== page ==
Another part of the reason rep is no longer the dominant theatrical structure in the USA is the much-needed (and much-belated) diversification of theatrical lineups. Few present day theater companies perform just one kind of play–even most Shakespeare festivals do more than just Shakespeare these days. The vast majority of American theaters program a wide variety of plays in a wide variety of styles that require a wide variety of actors. A single repertory ensemble would not, and should not, be able to cover all the given roles in a season. On a purely technical level, musicals require different skills from Shakespeare, which, in turn, requires different skills from an avant-garde, experimental new work. Even the most well-rounded actor can’t do everything! The “one-size-fits-all” rep style of fitting plays to the dimensions of your given group of hired actors is no longer appropriate. Rather, the casting must reflect the unique needs of each individual play. 

Besides the stylistic diversity of the shows being programmed, there’s also the fact that contemporary plays are about a whole bunch of different kinds of people. Each new play requires a different collective of performers. This move away from white, straight, western-centric plays is part of a larger shift in theater, and art in general, towards expressing the full spectrum of the human experience. This shift is vital if theater as an industry is to have any relevance going forward. Perhaps rep companies hampered this expansion by forcing theater runners to tailor their seasons to one set of actors. Hiring performers for a single given show (ideally) allows companies to put all kinds of people on their stages: artists of every type and sensibility, bodies of every shape and color, storytellers of every culture and lived-experience.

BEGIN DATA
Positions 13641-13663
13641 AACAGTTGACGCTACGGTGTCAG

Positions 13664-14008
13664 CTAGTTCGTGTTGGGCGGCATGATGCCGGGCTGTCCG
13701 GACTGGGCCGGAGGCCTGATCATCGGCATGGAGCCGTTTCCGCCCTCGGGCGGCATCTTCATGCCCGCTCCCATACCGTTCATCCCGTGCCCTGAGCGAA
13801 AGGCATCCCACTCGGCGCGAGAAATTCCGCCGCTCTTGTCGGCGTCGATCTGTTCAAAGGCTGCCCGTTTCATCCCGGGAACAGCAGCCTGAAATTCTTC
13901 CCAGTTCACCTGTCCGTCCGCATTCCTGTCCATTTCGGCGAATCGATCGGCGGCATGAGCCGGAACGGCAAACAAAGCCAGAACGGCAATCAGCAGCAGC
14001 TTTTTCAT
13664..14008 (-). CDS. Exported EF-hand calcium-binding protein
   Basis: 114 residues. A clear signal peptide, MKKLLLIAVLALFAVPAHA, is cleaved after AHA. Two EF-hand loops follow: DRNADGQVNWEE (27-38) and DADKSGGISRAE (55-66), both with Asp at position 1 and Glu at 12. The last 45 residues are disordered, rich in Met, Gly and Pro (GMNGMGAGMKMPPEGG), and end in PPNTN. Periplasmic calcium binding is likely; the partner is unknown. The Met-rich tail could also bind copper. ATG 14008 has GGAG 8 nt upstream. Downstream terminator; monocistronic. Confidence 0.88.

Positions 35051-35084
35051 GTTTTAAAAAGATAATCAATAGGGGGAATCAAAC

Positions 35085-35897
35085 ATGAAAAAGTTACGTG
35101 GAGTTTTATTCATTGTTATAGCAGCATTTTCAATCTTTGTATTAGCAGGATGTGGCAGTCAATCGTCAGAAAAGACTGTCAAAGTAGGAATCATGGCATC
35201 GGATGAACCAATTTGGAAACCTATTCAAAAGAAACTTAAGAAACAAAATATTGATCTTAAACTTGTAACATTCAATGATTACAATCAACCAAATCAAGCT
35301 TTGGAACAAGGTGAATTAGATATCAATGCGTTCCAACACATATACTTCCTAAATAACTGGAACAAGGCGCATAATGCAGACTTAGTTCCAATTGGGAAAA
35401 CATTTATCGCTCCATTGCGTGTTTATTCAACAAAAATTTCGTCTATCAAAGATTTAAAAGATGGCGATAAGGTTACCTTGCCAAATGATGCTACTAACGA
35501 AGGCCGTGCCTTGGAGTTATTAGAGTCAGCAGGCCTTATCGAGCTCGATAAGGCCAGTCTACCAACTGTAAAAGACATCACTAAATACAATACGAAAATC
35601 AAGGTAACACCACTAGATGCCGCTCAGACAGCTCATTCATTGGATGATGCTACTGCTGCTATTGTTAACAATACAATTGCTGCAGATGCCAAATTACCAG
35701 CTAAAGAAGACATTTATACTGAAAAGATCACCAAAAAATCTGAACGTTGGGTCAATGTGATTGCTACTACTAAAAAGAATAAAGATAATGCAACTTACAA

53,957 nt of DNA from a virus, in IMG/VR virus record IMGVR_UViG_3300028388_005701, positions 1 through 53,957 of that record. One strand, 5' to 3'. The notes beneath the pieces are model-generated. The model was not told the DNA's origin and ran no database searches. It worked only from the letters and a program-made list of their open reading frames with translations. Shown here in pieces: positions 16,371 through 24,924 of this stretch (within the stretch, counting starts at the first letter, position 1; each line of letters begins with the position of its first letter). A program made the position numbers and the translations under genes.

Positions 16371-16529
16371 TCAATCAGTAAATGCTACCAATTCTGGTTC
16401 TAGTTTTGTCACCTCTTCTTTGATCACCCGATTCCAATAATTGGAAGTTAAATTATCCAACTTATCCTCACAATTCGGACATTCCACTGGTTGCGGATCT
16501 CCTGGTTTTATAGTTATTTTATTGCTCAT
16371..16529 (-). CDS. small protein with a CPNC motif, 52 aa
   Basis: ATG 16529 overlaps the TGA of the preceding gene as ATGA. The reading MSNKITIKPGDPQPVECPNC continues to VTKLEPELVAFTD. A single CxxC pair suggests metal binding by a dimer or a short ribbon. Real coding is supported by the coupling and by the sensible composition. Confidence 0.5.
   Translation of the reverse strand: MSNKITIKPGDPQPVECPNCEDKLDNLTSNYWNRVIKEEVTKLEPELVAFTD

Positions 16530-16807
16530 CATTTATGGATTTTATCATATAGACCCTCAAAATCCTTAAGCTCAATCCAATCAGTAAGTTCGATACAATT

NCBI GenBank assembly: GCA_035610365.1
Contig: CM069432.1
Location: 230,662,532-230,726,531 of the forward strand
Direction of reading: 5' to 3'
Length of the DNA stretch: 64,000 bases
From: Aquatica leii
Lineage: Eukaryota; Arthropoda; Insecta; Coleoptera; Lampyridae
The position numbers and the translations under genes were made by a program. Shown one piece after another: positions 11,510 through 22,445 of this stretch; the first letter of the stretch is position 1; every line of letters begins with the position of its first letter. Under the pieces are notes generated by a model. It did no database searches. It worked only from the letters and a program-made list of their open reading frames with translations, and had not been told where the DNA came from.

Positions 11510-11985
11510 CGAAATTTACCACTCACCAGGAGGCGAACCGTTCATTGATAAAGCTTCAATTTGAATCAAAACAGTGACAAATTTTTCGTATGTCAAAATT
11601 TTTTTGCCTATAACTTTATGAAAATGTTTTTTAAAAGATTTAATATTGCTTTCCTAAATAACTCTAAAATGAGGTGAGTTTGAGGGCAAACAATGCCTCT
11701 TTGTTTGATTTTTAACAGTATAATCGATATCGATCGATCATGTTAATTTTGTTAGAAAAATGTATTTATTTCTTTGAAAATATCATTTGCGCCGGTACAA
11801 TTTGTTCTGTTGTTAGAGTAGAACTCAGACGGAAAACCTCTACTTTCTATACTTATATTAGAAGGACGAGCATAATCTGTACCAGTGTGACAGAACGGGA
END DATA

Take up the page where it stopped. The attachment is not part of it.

There are still a handful of companies in the United States that follow the rep model: the Oregon Shakespeare Festival comes to mind. Other companies, such as The Guthrie in Minneapolis or the American Conservatory Theater in San Francisco, were founded as repertory companies and slowly evolved away from the model over time. Yet, rather than mourn the death of rep, let’s look at the beautiful ways in which theaters have been evolving in recent decades to reflect the world around them more accurately; the beautiful ways in which theaters have been embracing their communities through outreach and education; and the beautiful ways in which theaters have been widening the net, expanding the traditional notions of what and who belongs on a stage. Perhaps one day rep as a hiring system will return in some new form. Perhaps theaters will find ways of keeping more actors employed for seasonal contracts. And perhaps the amazing learning opportunities true repertory allows (those vital, dynamic, and formative years so crucial to Zoe Caldwell’s development as an actor and a person) will return in some new guise. The future of American theater is unknown, but bright with possibilities.